Bank Identification Numbers (BIN) are the first four to six digits you see in your credit, debit or prepaid card number. The number is embossed on the front of the card and appears in print just below as well. They are used to facilitate payment processing, help fight fraud and provide businesses with greater insight into their customers.

On their most basic level, BINs serve to identify the issuer of the credit card in question and the industry they are in. Because of that, and the fact that more and more issuers are no longer banks, these numbers are increasingly referred to as Issuer Identification Numbers (IIN). Each issuer has a unique IIN.

The first digit of the IIN is the Major Industry Identifier (MII). There are ten possible digits for the MII, with its value ranging from 0 to 9. Below is a table showing each number with its corresponding industry or segment. 

Major Industry Identifier (MII)Issuer Category
0ISO/TC 68 assignments
1Airlines cards
2Airlines cards and other future industry assignments
3Travel and Entertainment Cards
4Banking and Financial Cards
5Banking and Financial Cards
6Merchandising and Financial Cards
7Gas Cards
8Healthcare and Telecommunications Cards
9For Use by National Standards Bodies

Note that based on MIIs American Express is considered a Travel & Entertainment card, Visa and MasterCard are considered Banking & Financial cards and Discover is considered a Merchandising & Financial card. This reflects the primary purpose of these card brands when they were launched.

The IIN provides merchants with a lot of other information besides just the issuing entity. For example, when cardholders enter card details for an online transaction, just those first few digits tell the retailer:

  • The name, address, and phone number of the bank where the funds will be transferred from
  • What type of card it is (debit, credit, gift, etc.)
  • What level the card is (corporate, platinum, etc.)
  • In which country the issuer is located 

Following the BIN or IIN is the individual account number. The last digit on a card is the checksum, which is generated using a specific algorithm so that a card can be quickly determined to be authentic or not.  Under the global industry standard, the entire card number can be up to 19 digits long. 


Using the BIN for authorization

The BIN works by identifying the issuer that receives the transaction’s authorization request and whether or not the account is valid. It is also used to determine if the account has sufficient funds for the transaction, which facilitates the approval or rejection of a transaction. This all goes on in the background during all transactions. A credit card processing system cannot function completely without the BIN.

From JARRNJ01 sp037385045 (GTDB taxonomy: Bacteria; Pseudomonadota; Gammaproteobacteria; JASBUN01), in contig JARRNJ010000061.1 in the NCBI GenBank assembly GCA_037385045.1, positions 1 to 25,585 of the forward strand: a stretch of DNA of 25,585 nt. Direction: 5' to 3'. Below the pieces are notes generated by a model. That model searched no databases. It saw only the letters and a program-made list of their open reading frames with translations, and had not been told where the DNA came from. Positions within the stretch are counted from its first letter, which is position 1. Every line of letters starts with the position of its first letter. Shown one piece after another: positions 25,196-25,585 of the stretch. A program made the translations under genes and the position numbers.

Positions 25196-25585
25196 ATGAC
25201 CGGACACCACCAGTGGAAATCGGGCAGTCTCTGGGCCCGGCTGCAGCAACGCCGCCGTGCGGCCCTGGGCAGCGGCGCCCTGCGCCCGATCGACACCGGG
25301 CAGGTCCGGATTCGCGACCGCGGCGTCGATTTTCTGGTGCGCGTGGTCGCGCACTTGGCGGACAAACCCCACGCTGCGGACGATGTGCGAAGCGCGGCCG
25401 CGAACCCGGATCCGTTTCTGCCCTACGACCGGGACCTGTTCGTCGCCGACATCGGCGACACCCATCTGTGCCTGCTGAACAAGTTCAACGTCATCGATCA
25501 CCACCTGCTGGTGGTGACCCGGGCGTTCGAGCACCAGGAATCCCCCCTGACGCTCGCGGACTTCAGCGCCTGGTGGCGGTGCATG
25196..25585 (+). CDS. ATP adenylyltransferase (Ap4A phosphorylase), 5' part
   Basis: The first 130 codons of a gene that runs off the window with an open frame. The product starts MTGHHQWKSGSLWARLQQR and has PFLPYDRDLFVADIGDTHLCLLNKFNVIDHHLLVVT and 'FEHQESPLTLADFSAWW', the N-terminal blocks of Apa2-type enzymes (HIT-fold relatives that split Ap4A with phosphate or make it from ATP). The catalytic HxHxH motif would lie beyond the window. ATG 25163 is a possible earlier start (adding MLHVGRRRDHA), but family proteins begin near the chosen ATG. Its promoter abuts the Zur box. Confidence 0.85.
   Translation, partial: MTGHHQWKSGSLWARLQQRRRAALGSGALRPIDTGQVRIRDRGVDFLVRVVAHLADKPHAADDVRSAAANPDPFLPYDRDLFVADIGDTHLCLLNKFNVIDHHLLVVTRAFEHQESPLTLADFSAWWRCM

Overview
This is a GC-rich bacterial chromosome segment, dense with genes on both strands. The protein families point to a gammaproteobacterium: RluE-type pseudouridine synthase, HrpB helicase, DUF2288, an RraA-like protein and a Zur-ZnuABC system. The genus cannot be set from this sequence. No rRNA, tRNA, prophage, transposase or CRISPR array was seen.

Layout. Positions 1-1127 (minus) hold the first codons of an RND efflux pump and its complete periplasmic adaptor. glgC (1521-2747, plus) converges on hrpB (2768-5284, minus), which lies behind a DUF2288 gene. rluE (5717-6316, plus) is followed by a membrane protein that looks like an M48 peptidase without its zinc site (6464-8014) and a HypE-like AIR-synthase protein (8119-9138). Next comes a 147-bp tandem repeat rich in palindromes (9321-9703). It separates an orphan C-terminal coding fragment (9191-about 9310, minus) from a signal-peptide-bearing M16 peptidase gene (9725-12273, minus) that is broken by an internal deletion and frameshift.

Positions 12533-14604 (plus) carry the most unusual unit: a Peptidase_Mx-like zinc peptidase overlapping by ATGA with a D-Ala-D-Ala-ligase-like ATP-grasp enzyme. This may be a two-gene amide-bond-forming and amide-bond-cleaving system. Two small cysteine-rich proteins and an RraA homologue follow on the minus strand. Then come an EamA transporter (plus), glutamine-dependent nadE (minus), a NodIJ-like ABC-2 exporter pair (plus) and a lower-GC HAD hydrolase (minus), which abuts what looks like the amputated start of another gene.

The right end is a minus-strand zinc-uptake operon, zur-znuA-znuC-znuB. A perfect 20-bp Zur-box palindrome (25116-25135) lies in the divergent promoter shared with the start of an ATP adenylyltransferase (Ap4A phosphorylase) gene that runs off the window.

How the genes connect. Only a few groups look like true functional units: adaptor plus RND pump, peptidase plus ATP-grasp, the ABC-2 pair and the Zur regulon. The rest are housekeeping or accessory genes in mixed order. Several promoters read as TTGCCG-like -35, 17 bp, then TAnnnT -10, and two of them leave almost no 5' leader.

BIN attacks

Using BINs for marketing purposes

BINs also can be used to provide merchants with valuable sales intelligence, such as changing purchasing patterns, different purchases by different consumer demographics and card decline rates. Data from the BIN will show the type of card that a customer uses, enabling targeted promotions to specific consumer personas. 

For example, if a customer uses a gift card that suggests that one of their friends or family members knows that they purchase from you frequently, or suspects that they might be interested in doing so. It would make good business sense to send that customer information about your customer loyalty program as a way of securing their future business.

Let’s take another example. Let’s say you see from the BIN that the customer is using an American Express platinum card. In that case, you may want to suggest some higher ticket items for purchase since you know the customer is relatively affluent.

Using a BIN to fight fraud

Aside from facilitating payment authorization and providing useful sales data, BINs are also used to provide an additional element of security for payment card transactions. They are used to analyze transactions and filter out suspicious transactions that are executed using stolen or fake cards. 

Although the information garnered from a BIN is fairly basic, it can be used to spot potentially fraudulent transactions. For example, a business in the U.S. receiving an order from a customer in Canada might not be all that unusual, but if the BIN indicated that the card was issued by a German bank, that could be a good reason to examine that transaction more closely. Many fraud prevention tools will use the BIN as one variable for detecting potentially fraudulent transactions. 

Fighting off BIN attacks

Sometimes fraudsters try to get around the BIN’s safety features using special software. These criminals take the first six digits from a real BIN and then generate different combinations of the remaining account number and checksum to test en masse on eCommerce sites. 

Typically, the currency amounts of the transactions seeking authorization will be small to help them fly under the radar. However, you will be able to catch the fraudulent transactions with velocity checks. These tools check the frequency with which new credit card numbers are coming from the same IP address or with the same associated email address or other such details, revealing and blocking submissions from bots.

Looking to learn more

Beyond BINs and velocity checks, there are plenty of tools and solutions to prevent payments fraud. Head to the AcroCharge website if you’re looking to learn more about payments or eCommerce fraud prevention technology.

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